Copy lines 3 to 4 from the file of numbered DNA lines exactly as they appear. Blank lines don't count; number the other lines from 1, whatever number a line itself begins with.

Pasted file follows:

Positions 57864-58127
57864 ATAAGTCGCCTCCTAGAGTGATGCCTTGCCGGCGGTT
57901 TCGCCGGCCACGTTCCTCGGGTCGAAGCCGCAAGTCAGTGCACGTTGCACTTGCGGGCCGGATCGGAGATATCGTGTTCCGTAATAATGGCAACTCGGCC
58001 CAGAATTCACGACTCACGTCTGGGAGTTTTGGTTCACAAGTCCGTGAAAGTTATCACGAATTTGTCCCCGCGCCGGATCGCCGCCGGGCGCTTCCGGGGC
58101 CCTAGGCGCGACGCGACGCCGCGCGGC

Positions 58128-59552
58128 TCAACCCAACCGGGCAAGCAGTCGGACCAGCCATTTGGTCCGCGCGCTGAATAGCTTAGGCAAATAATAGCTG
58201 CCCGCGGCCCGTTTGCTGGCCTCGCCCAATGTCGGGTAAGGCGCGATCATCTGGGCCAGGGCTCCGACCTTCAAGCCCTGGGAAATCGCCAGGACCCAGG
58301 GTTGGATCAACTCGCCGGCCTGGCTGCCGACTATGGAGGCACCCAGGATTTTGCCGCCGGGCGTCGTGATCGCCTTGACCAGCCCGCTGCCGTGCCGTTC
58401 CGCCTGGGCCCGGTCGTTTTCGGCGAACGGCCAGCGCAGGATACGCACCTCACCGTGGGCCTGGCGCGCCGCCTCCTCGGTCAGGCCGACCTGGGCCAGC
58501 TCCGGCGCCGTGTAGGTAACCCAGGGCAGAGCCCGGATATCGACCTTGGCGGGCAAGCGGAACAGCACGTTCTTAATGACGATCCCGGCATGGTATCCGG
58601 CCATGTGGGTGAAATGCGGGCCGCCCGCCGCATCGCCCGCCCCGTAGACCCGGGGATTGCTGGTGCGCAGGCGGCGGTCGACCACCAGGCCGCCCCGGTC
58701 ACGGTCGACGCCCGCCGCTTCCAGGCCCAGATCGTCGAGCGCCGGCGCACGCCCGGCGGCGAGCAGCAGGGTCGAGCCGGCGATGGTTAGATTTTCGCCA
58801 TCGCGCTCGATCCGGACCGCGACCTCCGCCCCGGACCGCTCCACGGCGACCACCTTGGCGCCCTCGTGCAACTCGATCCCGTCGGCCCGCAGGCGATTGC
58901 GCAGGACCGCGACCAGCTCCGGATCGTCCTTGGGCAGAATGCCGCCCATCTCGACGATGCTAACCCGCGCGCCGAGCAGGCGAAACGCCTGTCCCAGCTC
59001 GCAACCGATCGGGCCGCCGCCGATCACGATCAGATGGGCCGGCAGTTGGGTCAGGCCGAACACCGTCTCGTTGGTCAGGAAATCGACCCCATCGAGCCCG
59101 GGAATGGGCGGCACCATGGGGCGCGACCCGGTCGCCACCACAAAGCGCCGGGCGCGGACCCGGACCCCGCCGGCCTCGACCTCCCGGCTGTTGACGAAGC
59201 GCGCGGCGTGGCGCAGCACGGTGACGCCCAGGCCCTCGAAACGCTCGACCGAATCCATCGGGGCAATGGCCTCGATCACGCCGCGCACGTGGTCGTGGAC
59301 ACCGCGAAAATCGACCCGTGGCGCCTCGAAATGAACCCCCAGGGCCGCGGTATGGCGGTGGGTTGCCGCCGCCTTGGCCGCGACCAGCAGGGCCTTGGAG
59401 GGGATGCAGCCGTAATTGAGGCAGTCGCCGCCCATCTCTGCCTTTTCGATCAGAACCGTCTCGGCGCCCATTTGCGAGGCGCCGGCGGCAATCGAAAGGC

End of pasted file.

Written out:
57901 TCGCCGGCCACGTTCCTCGGGTCGAAGCCGCAAGTCAGTGCACGTTGCACTTGCGGGCCGGATCGGAGATATCGTGTTCCGTAATAATGGCAACTCGGCC
58001 CAGAATTCACGACTCACGTCTGGGAGTTTTGGTTCACAAGTCCGTGAAAGTTATCACGAATTTGTCCCCGCGCCGGATCGCCGCCGGGCGCTTCCGGGGC